Now, I don’t want to get too drawn in to discussing the specifics of these HDSLR cameras. If you are interested, here’s a great rundown of features and what to look for in a camera: http://nofilmschool.com/dslr
But I do want to touch on the other features that make these cameras so fantastic. The CMOS chip inside the Canon 7D and the T2i (the latter of which I own), is in fact just a smidge bigger than the sensor inside the Red One. And if you spring for the Canon 5D Mark II, the chip is a full 35mm frame size, a good bit bigger than the Red One’s M sensor.
Now, I’ll speak from my experiences here. I own the Rebel T2i (aka EOS 550D). It just hit the market. In fact, Canon moved up the shipping date by a week, so I got it sooner than expected. In fact, just in time for it to be 2nd camera on a short film I DPed with the 7D. The guts of the 7D and the T2i are pretty much the same, and having spent last weekend shooting with both cameras side by side, I cannot honestly see a difference in picture quality. We shot in 1080p24, and I’m impressed with how clean the image looks and how effective these cameras are in lower light. Now, compare the 18 megapixel CMOS sensor of the T2i to my Sony FX1 prosumer camcorder with something like 2 megapixels, and you start to see that my new T2i, which cost a fraction of what my FX1 did when I first got it, is miles ahead in capturing a beautiful image.
And that's the final revolutionizing aspect of the DSLR cameras is their price. Compared to the prosumer HD cameras out there, most of these HDSLRs are cheap. So, for the filmmaker on a very tight budget, buying the T2i for $800 and getting a couple lenses for another two or $300 sounds a lot better than spending six, seven, or more grand on a video camera with a fixed zoom lens and a small sensor that makes getting shallow depth of field next to impossible.
Having said all of this, there are drawbacks to the DSLRS. They are tools like any other, and one needs to know their limitations. For the shooters wanting to cover long live events, ENG style shooting on the go, and hand-held documentary work, HDSLRs present more challenges than advantages. For that kind of work having a shallow DoF is actually kind of a pain, and potentially a hindrance. With my T2i, I cannot zoom while shooting video without having noticeable changes (as in jumps) in exposure due to the lens’s iris adjusts as I zoom (a personal note here: when it comes to narrative filmmaking ... I hate, hate, hate zooms anyway!). Takes are limited to a max of 12 minutes because the maximum file size the camera can create is 4 GB (or 12 minutes of 1080p HD). The cameras are also small and pickup micro-jitters when working hand-held. So you need some shoulder mount system or counter balance to smooth things out. And the video is quite compressed using the H.264 codec, which as of yet isn’t really supported natively by most editing systems. I transcode to Apple ProRes (regular or HQ depending on the project) before editing.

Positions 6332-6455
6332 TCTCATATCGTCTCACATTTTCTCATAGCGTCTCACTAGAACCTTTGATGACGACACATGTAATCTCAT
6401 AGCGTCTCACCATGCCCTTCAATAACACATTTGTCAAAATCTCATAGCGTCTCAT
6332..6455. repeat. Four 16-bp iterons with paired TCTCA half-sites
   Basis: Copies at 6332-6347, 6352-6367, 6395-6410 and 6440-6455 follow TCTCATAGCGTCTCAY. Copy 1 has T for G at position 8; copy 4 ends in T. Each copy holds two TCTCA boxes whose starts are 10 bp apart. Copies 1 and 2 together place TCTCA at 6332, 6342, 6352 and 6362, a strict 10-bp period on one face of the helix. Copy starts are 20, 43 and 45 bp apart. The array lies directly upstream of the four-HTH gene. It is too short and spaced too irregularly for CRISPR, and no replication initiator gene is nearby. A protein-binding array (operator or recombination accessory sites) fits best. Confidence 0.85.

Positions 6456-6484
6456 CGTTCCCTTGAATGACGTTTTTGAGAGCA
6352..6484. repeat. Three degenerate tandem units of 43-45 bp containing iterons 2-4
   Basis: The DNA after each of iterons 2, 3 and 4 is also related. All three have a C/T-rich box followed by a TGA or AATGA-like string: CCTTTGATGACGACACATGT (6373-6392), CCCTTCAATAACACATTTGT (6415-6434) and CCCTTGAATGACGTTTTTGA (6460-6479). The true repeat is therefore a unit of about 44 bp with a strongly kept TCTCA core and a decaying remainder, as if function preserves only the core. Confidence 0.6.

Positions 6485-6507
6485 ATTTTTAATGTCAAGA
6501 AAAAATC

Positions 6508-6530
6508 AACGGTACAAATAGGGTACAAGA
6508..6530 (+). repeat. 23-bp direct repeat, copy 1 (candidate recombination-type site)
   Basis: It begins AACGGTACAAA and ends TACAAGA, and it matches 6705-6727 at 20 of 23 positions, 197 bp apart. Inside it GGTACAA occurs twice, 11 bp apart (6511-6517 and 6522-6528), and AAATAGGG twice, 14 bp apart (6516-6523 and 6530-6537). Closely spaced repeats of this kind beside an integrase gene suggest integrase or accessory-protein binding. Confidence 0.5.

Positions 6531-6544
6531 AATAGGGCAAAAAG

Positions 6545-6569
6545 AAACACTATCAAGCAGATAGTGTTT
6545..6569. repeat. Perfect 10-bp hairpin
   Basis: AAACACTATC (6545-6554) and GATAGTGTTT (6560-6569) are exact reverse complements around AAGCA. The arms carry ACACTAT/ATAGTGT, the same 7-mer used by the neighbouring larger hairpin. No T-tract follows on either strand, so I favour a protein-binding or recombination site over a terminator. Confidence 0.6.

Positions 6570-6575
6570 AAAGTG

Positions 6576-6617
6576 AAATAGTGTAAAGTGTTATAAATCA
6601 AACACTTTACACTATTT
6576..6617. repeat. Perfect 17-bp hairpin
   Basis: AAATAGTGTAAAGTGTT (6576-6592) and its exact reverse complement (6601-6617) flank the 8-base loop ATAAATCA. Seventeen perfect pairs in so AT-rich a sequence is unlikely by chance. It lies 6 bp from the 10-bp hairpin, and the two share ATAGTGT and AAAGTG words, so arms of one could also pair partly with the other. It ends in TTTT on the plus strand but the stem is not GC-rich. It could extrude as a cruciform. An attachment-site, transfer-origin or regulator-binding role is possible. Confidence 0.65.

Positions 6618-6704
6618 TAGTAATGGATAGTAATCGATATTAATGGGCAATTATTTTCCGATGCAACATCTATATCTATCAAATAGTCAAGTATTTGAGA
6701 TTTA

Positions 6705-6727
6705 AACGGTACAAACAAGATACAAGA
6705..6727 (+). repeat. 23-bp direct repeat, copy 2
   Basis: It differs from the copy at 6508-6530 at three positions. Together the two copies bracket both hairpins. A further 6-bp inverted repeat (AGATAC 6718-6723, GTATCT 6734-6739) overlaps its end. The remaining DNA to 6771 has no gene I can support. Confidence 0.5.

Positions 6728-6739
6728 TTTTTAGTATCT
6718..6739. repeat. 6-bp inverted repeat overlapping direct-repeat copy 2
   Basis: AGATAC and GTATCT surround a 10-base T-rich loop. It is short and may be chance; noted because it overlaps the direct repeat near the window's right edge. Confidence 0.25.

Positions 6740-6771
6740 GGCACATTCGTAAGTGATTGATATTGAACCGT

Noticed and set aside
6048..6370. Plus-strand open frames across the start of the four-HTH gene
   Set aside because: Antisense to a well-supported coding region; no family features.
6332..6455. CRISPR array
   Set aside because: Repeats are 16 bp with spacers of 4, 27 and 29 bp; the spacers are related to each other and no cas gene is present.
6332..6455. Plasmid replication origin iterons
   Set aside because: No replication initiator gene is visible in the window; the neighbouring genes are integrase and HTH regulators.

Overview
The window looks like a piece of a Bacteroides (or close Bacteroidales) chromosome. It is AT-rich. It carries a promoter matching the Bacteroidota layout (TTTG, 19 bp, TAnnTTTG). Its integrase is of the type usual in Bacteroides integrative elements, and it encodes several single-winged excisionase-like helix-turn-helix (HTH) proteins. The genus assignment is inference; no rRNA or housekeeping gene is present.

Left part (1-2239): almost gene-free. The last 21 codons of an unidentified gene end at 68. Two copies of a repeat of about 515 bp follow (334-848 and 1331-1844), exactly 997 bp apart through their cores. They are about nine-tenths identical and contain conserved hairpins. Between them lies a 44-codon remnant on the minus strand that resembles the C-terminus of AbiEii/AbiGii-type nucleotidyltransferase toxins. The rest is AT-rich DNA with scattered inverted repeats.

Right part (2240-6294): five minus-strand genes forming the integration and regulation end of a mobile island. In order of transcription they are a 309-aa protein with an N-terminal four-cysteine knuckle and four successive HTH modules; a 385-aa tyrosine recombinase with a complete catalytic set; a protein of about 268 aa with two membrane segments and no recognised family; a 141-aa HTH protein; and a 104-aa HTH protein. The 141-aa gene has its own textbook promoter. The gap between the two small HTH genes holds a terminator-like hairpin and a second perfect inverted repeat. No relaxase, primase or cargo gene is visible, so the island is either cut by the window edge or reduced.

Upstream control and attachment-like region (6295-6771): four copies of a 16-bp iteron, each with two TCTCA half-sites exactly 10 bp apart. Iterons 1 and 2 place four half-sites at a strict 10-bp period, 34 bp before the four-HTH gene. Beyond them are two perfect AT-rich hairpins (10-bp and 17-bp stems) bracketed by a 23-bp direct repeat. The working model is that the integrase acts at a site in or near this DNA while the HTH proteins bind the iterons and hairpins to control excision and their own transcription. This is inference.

Now, all those drawbacks in mind ... if you are an indie filmmaker trying to make your next short film or low budget feature, I think you really need to take a look at the options and advantages an HDSLR can bring to your next project. The cinematic look one can achieve is spectacular.
But allow me a final caution. Again, these cameras are just tools like any other. They won’t do the work for you, or magically make you a great cinematographer or filmmaker. Yes, they will shoot a very nice image. But you still must know the cinematic language of shot composition and selection, good lighting, editing, and aesthetic style and storytelling craft.
I think there’s a temptation among many new filmmakers to look at tools like this and think, “That’s it, I can now make my movie and it will look amazing! People will love it! I’ll get into Sundance! I’m on my way!!!” This happens every time a new breakthrough in cameras happens. When HD first came into the prosumer market, it happened. I witnessed it personally and was even party to it. The truth is, these are just tools. Tools can be used well and they can be used poorly. These are also not perfect tools. They have definite limitations.
So I caution new filmmakers to keep these things in mind: A camera that can shoot beautiful footage is no excuse for not properly lighting a scene. A camera that can shoot beautiful footage doesn’t make up for not knowing how to shoot for your edit. And ultimately, nothing replaces or makes up for bad storytelling. Wanna see a great film shot on a less than fantastic camera ... watch Once! Always make your tools servants to the story you are telling, not the other way around.